An ex-boyfriend of a Calgary Flames player is the most vulnerable to infection when he’s not wearing an anti-bacterial mask, a new study suggests.
“The most vulnerable is the one who doesn’t wear a mask, and that’s probably the most important thing to realize,” said Dr. Richard Haggerty, an infectious disease specialist at the University of Calgary.
Haggerty’s study is the first to show how the immune system works to protect people from infection after exposure to a person who’s been exposed to the person’s bodily fluids.
The study was published in the Journal of Infectious Diseases.
The study used data from the National Health and Nutrition Examination Survey (NHANES) from 2008 to 2010.
The data is used to track the exposure of people to their own bodily fluids, including sweat, saliva and semen.
Researchers asked people who had never been exposed, such as people with a job, to complete a questionnaire on their health status and how they were exposed to their body fluids.
Haganty and his colleagues analyzed the answers to questions about the person, including how often they bathed, how often the person ate, how much they drank, how many times they played sports and how often their family members did the same activities.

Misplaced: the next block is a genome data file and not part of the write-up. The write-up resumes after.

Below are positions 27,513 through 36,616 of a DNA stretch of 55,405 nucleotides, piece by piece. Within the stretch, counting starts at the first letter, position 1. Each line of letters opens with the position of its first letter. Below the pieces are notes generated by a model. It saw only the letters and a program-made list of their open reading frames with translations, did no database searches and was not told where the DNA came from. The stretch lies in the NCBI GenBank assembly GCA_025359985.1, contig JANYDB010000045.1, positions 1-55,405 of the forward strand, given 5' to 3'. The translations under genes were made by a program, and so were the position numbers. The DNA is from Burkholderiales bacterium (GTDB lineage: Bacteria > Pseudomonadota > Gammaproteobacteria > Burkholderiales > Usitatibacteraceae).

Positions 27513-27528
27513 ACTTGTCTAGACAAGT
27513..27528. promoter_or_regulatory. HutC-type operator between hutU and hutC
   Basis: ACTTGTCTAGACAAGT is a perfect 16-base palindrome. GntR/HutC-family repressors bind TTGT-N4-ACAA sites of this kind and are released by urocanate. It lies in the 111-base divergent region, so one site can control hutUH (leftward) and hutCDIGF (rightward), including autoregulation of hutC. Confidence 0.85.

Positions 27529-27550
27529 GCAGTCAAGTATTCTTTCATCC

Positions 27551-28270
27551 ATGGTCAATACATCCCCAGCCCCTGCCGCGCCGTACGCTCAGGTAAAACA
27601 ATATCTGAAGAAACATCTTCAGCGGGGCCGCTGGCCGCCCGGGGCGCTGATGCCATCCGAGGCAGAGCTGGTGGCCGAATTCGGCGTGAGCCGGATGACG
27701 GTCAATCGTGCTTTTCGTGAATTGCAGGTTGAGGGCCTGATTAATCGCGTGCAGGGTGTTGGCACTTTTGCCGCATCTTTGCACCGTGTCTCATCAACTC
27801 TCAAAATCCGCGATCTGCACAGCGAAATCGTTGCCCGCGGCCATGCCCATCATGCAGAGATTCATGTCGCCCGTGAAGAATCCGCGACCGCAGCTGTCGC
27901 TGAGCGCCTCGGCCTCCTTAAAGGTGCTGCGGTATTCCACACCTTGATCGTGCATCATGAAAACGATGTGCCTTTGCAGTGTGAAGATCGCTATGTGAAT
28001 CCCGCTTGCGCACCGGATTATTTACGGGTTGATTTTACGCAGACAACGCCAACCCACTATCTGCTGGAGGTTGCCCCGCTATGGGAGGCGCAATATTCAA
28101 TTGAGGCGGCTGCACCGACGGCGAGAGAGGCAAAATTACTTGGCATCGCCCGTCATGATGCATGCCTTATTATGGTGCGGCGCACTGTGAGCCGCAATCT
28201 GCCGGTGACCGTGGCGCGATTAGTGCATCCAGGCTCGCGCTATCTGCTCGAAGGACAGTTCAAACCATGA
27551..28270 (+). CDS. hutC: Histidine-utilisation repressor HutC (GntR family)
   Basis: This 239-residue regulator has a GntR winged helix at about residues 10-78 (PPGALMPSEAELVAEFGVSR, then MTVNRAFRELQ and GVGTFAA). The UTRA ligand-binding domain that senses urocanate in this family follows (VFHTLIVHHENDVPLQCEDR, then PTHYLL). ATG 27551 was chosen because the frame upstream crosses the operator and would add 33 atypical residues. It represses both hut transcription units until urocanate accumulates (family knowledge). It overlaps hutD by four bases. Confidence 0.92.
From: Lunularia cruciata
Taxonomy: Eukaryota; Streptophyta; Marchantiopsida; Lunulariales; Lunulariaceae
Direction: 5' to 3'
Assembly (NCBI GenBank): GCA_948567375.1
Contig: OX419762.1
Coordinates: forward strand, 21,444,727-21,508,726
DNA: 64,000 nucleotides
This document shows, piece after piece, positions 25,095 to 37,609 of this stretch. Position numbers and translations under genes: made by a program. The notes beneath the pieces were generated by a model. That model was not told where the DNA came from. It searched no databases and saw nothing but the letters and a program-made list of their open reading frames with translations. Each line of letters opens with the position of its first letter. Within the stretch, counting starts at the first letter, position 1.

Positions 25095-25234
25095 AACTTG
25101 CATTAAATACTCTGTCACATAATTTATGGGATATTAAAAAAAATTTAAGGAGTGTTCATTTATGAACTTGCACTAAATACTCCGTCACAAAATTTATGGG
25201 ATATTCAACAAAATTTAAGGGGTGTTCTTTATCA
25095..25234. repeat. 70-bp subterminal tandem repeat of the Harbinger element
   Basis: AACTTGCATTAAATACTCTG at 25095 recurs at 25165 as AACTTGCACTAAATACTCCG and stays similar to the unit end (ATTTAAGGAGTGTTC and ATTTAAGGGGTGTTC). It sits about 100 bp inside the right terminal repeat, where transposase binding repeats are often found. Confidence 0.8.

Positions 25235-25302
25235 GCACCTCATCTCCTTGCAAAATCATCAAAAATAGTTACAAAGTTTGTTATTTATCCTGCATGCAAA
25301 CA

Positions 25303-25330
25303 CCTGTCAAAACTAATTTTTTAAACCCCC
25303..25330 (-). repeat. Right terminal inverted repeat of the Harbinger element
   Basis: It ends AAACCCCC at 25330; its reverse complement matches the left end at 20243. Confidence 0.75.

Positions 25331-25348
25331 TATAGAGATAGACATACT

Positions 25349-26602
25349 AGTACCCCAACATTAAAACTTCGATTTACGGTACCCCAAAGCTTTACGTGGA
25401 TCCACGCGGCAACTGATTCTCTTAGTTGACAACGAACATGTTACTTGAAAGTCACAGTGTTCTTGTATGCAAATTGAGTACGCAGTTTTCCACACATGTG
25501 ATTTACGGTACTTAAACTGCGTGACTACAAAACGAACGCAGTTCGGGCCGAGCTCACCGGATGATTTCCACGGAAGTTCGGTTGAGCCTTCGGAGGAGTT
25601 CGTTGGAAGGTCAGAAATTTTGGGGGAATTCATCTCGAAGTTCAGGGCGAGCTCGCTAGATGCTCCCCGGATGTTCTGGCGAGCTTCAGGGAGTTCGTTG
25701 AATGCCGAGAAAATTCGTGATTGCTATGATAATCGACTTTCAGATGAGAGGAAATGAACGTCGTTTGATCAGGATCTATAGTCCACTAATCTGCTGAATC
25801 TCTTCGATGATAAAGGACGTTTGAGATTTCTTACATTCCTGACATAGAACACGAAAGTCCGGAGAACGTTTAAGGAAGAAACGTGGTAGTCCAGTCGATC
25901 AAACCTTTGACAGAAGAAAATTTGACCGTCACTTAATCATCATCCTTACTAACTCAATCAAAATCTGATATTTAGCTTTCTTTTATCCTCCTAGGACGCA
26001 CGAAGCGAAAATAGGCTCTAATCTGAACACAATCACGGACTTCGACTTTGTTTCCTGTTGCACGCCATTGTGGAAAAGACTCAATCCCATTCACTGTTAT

“People who were exposed more often, who had a higher percentage of exposure to their bodily fluids and who were more likely to be exposed to more bodily fluids than the people who were less exposed, they had a greater risk of infection,” Haganty said.
“We know that the more exposed you are to bodily fluids like sweat, semen, and vaginal secretions, the more likely you are for infection.”
The study also found that people who regularly bathed and ate clean were at a higher risk of contracting STIs.
The team also found people who did not regularly bathe had a lower rate of infection with syphilis, chlamydia and gonorrhea than those who bathed regularly.
The research suggests that people should always wash their hands after using the bathroom, wearing clean clothing and not bathing.
Haggie said the new research is the latest in a long line of studies showing that people are more likely than others to contract infection when they’re exposed to a specific bodily fluid.
“These findings indicate that people with higher exposure to bodily fluid, including mucous, may have an increased risk of transmitting infections,” he said.
The findings are based on a survey of 1,000 Canadians who answered questions about their health, the amount of bodily fluids they bathe, how they bathing, whether they drank sports drinks, ate clean food and whether they did the activities listed.